8. Your Reputation. (*Very helpful.)

Alice touched on this a bit. Do you take care of your customers? Do people speak highly of you? Are you, in fact, making the web and the world a better place?

If not, I'm not sending my people your way.

9. Got Freebies? (*Very helpful.)

Kelly mentioned content. If you have a great product that meets the criteria above, and also are willing to write a guest blog post for me or you have a free training video that is high quality that I can share with my people, it makes it a lot easier to promote you. I love giving away great stuff to my people.

Make it easy for me to share great content, and make me money at the same time, and you've just figured out how this all works. 😉

Example: The minute I released this free Blog Brainstorming Printout (top of the page after you click) – I had a bunch of affiliates mailings for me.

10. The Sales Page. (*Very helpful.)

Even if the product is awesome, if the sales page doesn't pass inspection, I may not promote. Several people have asked me to promote lately and they've all had big warning signs on their sales pages.

A few had big links saying “Sign up for my affiliate program” right under the buy button. Others, the code was messed up and looked terrible.

Rookie mistakes like that can undermine my initial confidence in your product and systems.

11. Your Bonuses. (*Very helpful.)

I have promoted items where the course was ok, but where the bonuses were AMAZING for the price. If your bonuses are totally relevant and high value, that may sway a potential affiliate towards you. So, think of how you can add more value to your existing product.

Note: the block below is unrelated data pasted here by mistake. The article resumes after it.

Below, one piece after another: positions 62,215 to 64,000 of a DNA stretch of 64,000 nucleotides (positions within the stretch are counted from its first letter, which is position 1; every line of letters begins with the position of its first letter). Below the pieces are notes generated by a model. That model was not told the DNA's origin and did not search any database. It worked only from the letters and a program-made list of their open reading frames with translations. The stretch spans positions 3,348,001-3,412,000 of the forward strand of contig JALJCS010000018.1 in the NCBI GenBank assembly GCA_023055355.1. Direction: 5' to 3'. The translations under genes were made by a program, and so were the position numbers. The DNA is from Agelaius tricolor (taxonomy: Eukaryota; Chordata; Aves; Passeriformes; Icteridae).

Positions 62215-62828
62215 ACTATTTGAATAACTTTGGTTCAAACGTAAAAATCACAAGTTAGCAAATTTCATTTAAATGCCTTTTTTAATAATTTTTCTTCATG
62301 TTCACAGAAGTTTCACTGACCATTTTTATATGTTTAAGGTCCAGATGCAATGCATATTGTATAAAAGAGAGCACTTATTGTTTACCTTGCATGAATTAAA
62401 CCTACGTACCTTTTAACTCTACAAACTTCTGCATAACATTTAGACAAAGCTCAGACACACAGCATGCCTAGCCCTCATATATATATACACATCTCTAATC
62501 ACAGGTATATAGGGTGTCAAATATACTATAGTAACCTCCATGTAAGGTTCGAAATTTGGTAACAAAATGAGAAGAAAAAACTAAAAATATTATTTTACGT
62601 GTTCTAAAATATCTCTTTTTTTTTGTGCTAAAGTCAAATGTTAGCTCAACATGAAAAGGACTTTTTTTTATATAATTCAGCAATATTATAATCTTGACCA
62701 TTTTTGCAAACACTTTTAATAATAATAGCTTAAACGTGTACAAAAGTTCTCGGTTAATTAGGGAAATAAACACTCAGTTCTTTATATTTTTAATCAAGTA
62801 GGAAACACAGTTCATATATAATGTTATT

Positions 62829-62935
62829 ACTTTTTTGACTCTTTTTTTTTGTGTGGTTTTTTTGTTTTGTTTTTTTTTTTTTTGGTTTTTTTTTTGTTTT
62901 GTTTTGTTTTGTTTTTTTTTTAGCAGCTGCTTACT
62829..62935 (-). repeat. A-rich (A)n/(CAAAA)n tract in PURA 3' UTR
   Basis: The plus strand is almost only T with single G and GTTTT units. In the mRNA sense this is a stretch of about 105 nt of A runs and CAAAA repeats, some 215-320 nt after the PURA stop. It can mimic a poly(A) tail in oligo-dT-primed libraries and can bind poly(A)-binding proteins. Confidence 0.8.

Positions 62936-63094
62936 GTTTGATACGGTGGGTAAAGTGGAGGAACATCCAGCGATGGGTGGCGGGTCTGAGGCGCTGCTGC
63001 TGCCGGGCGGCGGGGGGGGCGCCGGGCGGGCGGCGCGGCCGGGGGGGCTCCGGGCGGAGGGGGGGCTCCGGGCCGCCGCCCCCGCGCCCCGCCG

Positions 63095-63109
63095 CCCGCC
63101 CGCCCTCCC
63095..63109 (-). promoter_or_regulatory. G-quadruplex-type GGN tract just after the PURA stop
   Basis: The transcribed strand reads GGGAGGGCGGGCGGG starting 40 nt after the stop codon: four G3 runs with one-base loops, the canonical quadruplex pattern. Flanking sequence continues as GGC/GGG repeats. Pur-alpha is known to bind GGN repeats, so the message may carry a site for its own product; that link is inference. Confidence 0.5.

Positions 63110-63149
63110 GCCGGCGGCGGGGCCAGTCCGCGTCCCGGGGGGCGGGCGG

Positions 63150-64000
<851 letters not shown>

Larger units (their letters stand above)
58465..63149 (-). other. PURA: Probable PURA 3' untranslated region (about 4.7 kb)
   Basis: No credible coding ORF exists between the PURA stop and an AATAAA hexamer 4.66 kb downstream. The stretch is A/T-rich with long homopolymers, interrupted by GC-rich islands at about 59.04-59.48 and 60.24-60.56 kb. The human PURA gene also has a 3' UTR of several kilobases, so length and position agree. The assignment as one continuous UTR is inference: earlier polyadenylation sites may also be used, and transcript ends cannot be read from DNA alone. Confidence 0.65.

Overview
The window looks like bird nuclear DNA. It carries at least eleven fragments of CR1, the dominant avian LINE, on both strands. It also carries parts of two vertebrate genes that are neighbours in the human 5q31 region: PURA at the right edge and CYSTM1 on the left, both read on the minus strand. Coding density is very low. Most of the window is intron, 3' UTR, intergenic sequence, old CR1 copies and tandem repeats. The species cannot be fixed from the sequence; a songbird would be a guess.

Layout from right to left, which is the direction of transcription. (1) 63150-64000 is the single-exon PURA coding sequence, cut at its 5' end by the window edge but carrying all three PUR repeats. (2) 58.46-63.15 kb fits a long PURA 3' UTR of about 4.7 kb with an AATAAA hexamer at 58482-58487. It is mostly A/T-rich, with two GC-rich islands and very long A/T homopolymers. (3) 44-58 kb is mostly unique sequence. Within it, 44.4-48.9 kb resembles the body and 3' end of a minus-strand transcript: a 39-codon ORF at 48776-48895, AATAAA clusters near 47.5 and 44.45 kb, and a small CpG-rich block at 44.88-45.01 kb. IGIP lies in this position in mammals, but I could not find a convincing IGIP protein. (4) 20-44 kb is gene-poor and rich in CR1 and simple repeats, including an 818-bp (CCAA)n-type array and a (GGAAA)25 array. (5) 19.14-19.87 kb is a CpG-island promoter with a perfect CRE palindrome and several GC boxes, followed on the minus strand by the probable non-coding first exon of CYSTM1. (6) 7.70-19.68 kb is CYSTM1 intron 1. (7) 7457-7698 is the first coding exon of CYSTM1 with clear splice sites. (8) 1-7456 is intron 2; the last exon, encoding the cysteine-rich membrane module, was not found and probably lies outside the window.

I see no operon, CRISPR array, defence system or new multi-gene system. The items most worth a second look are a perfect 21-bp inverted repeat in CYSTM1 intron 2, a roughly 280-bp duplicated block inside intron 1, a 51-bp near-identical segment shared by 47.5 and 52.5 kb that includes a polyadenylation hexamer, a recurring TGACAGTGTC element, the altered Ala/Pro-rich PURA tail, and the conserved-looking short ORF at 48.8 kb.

Example: If you look at the sales page for Blog CPR – you'll see there are several bonuses that I think are worth way more than the price of the course.

12. Your Cart. (*Very helpful.)

I hate to even mention this one, but I'm going to, because it's important.

There are a few shopping carts that people use that are, in my opinion, really poor choices. I do not like to promote products on those two platforms, because I find them … (looking for a nice word)… distasteful.

But, all is not lost. 🙂 If you've got a killer product that I know will help my people, we can make side arrangements to run a promo through my cart or to just set up an alternate payment method.

Here's a blog post about which carts I do like: Which Payment Methods are Best for an Infoproduct Business?

All right, my friends. I'd better cut this thing off as we are now nearly at 4500 words.

Please ask your questions below. I would love to know what you think about this topic.


I appreciate shares and I adore comments! Please share your thoughts.

  • Adina

    This was great! Now I have a really clear picture on what potential JV’s need from me.
    Thanks for all the info!

  • Dr.Spencer Jones

    Great post Nicole, I guess it’s my first comment on your blog. Can’t believe that it was a 4500 word post and I read it in one sitting.

    Loke the “Tell me what you can do for my people” quote.

    The best thing I believe product owners needs to do is make the product super awesome so that the affiliates will run to them instead of them running for affiliates.

    Dr.Spencer Jones

  • Tawra

    Great info.!